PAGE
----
If you are shopping for what can be very confusing camera types, let us describe some of the differences to help you better understand what you might be getting for your money.
3D or three dimensional is also equivalent to “stereoscopic” and it can be important to a VR camera depending on the purpose of it in use. For only 3D type of cam will give the viewer that sense of immersion to really make them feel that they are there because you are looking at things with 2 eyes with 2 individual pictures with slightly different perspectives that would be similar to the real world. It gives you a sense of depth.
Panoramic simply describes the area around you as a wide field. It could be a 120 degree field of view or a 360 degree field of view (being all around you) but does not include the area above or below you.
This would be a wide field of view that includes top and bottom but not necessarily all around you in 360 degrees. But it could.
This would be a description of a 360 degree field of view all around and top and bottom as a “SPHERE” view.
So the ultimate maximum VR effect would come from a “3D-OmniSpheric Camera” for that real feel. But just the 3D aspect of it means that it is 2 images and is twice the data to digest for editing on a computer and with pixels in every direction to boot. Something to consider if you are buying the better cams at this early stage on VR cams is do you have enough computer to play-back or edit it ?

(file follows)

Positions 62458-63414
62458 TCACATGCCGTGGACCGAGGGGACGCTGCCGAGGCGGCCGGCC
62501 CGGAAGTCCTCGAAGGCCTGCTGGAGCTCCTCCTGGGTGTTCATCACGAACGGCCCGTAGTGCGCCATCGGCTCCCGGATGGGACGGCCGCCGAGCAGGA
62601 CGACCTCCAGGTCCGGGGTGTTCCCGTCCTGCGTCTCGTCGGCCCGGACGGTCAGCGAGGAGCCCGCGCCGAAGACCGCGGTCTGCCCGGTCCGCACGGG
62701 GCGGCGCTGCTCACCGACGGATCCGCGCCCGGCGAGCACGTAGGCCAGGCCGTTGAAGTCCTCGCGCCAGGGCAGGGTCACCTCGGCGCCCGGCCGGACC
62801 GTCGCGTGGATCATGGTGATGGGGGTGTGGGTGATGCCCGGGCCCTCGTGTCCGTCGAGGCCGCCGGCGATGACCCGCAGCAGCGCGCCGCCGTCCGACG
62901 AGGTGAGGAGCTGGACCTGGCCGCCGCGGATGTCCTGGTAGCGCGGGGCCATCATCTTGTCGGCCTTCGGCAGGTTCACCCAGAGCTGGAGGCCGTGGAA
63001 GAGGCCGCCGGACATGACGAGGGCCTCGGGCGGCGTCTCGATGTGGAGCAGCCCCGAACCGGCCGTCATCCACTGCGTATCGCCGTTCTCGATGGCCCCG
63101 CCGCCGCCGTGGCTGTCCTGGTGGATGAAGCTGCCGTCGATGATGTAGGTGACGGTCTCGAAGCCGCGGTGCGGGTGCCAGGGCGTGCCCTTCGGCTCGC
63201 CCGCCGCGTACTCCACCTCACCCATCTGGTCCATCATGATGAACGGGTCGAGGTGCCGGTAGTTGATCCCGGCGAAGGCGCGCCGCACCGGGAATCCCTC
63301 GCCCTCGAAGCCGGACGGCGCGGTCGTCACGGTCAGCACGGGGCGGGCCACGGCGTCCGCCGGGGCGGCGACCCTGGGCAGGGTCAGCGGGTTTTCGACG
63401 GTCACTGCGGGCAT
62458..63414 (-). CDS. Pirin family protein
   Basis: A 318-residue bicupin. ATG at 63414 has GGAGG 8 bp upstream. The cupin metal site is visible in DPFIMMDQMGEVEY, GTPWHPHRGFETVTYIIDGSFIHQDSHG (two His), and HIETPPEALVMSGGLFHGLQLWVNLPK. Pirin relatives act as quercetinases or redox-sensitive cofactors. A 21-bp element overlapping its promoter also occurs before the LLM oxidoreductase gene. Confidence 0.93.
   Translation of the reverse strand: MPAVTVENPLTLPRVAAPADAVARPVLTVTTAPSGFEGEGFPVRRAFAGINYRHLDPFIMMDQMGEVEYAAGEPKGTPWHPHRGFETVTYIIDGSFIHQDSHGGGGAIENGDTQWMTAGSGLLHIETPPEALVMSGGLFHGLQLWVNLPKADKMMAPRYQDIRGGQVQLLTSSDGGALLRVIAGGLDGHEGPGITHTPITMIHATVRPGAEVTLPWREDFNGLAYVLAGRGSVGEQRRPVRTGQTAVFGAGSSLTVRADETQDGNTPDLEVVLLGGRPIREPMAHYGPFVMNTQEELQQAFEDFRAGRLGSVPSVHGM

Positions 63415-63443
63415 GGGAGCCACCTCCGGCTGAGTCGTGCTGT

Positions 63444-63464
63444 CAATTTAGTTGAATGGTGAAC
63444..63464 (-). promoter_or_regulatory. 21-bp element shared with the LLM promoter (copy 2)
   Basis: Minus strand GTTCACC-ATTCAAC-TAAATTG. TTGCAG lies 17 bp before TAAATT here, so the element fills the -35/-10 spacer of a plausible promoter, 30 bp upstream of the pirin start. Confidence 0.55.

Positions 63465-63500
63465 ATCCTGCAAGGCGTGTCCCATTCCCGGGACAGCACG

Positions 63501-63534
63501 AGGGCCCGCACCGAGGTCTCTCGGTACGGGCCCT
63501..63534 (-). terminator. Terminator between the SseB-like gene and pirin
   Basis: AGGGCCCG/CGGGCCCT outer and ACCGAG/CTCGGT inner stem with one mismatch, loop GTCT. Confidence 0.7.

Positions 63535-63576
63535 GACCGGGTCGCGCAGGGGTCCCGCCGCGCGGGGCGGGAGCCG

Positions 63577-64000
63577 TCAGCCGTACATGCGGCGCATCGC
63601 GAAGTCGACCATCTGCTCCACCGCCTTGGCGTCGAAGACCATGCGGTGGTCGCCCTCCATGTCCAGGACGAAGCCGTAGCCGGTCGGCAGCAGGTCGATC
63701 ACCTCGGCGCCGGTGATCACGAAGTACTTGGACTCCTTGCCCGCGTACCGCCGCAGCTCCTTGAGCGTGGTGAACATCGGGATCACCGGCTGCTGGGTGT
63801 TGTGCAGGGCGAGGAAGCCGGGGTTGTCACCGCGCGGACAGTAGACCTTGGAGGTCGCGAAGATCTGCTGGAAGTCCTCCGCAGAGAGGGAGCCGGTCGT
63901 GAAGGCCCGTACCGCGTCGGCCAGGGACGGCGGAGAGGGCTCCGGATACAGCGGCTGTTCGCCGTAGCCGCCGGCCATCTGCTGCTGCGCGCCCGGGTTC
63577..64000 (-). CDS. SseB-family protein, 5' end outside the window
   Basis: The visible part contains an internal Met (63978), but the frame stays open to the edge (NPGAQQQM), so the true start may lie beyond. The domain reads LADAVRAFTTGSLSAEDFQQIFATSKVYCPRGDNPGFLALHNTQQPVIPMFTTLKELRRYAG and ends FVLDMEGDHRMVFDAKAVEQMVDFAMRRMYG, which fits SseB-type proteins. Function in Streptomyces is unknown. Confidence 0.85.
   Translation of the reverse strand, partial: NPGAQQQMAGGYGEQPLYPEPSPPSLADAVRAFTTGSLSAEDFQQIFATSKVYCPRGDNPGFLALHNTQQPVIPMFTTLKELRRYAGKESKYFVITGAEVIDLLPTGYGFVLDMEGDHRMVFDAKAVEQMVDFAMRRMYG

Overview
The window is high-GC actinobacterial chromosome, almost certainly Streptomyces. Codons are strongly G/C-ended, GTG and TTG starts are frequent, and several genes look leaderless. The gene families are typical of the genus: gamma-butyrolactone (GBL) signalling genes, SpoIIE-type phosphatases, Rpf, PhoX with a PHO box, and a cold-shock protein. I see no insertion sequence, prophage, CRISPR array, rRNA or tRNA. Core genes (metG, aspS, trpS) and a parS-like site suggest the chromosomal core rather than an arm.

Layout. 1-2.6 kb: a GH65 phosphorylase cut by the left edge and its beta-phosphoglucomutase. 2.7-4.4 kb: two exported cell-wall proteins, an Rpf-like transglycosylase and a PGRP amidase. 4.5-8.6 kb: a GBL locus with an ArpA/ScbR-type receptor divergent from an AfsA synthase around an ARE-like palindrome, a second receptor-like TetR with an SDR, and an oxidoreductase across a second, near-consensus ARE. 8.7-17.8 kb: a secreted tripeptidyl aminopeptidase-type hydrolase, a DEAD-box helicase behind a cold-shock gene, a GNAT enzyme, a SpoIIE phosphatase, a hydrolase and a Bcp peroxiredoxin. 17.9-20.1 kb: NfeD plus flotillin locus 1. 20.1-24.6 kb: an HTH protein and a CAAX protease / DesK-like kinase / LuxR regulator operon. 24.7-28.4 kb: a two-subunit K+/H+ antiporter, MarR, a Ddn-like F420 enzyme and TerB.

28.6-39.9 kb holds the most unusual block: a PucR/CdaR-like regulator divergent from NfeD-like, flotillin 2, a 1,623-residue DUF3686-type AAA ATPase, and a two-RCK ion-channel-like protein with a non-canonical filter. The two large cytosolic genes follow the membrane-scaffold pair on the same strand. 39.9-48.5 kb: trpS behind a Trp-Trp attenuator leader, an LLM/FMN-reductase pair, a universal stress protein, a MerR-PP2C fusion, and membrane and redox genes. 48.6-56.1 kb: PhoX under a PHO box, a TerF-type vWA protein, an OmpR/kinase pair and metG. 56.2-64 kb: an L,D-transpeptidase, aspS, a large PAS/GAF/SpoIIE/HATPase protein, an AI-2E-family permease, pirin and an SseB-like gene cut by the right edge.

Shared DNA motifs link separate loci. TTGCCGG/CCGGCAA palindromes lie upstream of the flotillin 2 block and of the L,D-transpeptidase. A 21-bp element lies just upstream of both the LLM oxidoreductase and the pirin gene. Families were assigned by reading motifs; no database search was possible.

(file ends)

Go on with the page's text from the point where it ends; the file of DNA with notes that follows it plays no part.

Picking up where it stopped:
You should also note that in normal use, a camera has a mount and that area is not normally captured.
A Word About Resolution
We are all getting use to the idea of ‘MegaPixels’ as it relates to our normal 2D cameras and that more is better for quality.
But don’t be confused when that VR camera has as many pixels as your smartphone cam and looks terrible when viewed in a VR device. There is a reason for that as I will explain.
When you view a 2k photo or video on your computer and you are quite happy with that, keep in mind you are looking at all of the pixels at once. In VR, all of those pixels are sent to the device but you are only looking at a zoomed image of about 1/6 of them. The other pixels remain in place if you should change the position of your head in the tracking system.
So a ‘MONO’ 4K OmniSpheric Camera will be viewed as about a 1.2k or 1.6k image depending of the device it is being viewed on.
For a 3D cam, the resolution needs to be twice as high to be viewed the same since we are sending a separate image to each eye.
And of course, the above holds true when shopping for the highest resolution. Do you have enough computer to digest the enormous size of the data captured from it. In a few years, this should not be much of a issue but a good question to ask before you buy.
Hopefully this will give you enough background to ask the right questions and pick a solution that is right for what you want to do with it.